Hollings’ legacy lives on at UofSC

From postwar growth to special collections, Hollings was an ardent university supporter

As political leaders pay final respects this week to former U.S. Sen. Ernest “Fritz” Hollings, who died April 6 at age 97, the University of South Carolina community has much to reflect on in its myriad connections with one of the state’s most beloved public servants.

Hollings, a 1947 graduate of the university’s School of Law, enrolled in the school in 1945, exactly one day after mustering out of the U.S. Army. The Charleston native and Citadel graduate had served as an artillery officer during World War II and, like many veterans, was eager to get on with his education.

“Everybody was coming back from the war, and they all thought they wanted to be lawyers,” Hollings quipped in an interview decades later. “We started with about 122, and 22 graduated.”

The future S.C. governor and longtime U.S. senator later thanked Sarah Leverette, a 1942 South Carolina law school graduate who became the school’s librarian, for keeping the library open for extended hours, allowing Hollings — and perhaps other returned veterans — to burn the midnight oil. In Hollings’ case, those long hours were well spent; he completed his law degree in 21 months.

Had Hollings devoted his career solely to practicing law, the university might not have crossed paths with him again. But after being elected at age 26 to the state House of Representatives, Hollings went on to serve as lieutenant governor and, in 1958, as governor of the Palmetto State. During that four-year term, he encouraged the university to contract with an outside consultant to review its administrative structure and physical campus needs. The university embraced the consultants’ recommendations and, as a result, was much better prepared for the quantum growth in enrollment brought on by the post-war Baby Boom.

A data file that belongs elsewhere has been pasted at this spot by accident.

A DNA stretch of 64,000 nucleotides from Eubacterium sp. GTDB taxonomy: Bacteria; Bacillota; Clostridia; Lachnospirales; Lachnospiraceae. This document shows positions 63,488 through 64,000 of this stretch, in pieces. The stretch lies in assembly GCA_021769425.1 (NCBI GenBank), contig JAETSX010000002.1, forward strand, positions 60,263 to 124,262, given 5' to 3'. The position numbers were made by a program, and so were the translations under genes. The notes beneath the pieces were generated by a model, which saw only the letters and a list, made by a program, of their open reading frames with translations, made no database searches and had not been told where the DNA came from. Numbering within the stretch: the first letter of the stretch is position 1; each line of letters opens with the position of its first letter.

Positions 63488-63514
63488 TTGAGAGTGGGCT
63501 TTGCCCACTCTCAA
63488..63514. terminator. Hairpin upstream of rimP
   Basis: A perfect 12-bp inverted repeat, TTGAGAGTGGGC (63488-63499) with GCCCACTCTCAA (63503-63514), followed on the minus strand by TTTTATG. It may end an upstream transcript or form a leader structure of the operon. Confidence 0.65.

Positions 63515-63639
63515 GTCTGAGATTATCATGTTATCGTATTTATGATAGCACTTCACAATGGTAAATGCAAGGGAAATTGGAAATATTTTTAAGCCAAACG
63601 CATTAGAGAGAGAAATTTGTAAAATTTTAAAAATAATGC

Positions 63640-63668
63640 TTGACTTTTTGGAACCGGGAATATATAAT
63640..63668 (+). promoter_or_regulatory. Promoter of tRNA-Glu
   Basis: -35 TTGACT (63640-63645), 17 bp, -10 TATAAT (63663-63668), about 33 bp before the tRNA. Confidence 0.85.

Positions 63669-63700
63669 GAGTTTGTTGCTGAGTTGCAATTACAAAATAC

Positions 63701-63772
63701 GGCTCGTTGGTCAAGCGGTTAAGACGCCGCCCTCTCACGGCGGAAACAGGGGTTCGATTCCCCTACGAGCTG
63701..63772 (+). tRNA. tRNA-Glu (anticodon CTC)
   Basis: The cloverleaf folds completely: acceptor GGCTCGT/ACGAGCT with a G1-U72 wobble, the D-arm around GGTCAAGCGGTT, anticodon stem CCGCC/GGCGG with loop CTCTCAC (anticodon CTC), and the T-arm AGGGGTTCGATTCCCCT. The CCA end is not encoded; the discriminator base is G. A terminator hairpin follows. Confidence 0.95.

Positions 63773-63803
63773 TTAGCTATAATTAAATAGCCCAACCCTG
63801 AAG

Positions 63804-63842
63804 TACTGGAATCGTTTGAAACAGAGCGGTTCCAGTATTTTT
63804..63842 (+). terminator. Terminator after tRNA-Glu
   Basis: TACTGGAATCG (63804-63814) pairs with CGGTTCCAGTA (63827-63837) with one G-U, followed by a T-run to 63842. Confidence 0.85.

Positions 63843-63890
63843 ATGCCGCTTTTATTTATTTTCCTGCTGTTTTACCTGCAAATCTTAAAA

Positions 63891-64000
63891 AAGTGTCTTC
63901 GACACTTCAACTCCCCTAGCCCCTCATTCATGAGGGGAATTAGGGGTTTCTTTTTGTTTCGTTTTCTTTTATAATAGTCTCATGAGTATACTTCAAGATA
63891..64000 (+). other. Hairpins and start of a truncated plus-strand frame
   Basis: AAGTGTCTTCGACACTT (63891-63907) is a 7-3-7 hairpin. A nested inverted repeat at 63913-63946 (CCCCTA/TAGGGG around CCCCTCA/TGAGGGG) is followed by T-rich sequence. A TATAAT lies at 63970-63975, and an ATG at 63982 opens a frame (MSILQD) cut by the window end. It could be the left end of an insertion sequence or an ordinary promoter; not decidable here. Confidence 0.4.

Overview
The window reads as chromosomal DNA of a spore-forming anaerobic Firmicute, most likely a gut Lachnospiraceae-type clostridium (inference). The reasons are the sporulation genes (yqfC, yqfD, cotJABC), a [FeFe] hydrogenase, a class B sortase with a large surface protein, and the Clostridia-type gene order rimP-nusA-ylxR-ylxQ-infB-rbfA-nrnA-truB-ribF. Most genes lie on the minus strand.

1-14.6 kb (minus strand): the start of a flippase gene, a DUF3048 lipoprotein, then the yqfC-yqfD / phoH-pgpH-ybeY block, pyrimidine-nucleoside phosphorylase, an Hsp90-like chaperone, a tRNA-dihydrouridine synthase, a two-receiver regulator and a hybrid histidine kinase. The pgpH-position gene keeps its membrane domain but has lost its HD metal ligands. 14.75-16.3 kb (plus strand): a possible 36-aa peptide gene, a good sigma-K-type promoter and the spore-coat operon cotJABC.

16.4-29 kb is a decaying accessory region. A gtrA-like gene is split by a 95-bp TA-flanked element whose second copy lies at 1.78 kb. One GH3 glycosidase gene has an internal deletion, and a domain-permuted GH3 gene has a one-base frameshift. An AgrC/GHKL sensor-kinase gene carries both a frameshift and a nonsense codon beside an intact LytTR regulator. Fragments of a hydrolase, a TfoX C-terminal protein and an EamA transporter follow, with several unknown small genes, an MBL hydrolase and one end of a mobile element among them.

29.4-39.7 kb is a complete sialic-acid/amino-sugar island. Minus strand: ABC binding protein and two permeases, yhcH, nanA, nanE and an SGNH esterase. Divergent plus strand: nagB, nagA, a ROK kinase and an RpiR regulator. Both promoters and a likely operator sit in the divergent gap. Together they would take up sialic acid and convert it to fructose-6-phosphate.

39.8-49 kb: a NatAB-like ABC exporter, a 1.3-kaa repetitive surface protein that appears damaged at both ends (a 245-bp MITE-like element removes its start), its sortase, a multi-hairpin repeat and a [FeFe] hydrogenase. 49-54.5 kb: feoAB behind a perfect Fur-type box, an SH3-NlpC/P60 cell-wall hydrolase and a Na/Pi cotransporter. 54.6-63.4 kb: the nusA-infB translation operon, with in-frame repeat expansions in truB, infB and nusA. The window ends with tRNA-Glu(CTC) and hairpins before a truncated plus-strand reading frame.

The governor then called for an audit of all of higher education in South Carolina, which prompted the university and its peers to up their game in graduate programs and accreditation — again, a much-needed step toward accommodating the enrollment boom and the ongoing educational needs of state citizens.

Also in his role as governor, Hollings helped shepherd the integration of Clemson University in 1962, setting the stage for the peaceful integration of the University of South Carolina the following year.

As a U.S. senator representing the Palmetto State from 1966 to 2005, Hollings continued to have a positive impact on the university in direct and indirect ways. In the 1970s, the senator played a major role in the passage of major environmental laws and in the creation of the National Oceanic and Atmospheric Administration. Following his retirement from public service in 2005, the NOAA Hollings Undergraduate Scholarship was established, providing college students with tuition support and paid summer internships with NOAA across the country.

[Hollings Scholars] have dedicated their careers to solving the complex problems of policy, science and education and are making our world a better place through their work.

Novella Beskid, director, Office of Fellowships and Scholar Programs

Since the program’s inception, 50 UofSC students have been named Hollings Scholars with recipients from the university every year except one.

“The financial package, the NOAA internships and the community of young scholars make the Hollings Scholarship a powerful formative experience,” says Novella Beskid, director of the university’s Fellowships and Scholar Programs. “USC’s Hollings Scholars have gone on to be Truman, Rhodes, Udall, Goldwater, Fulbright, NSF, Truman and Rhodes Scholars, among others, and been admitted to the leading graduate programs in the world.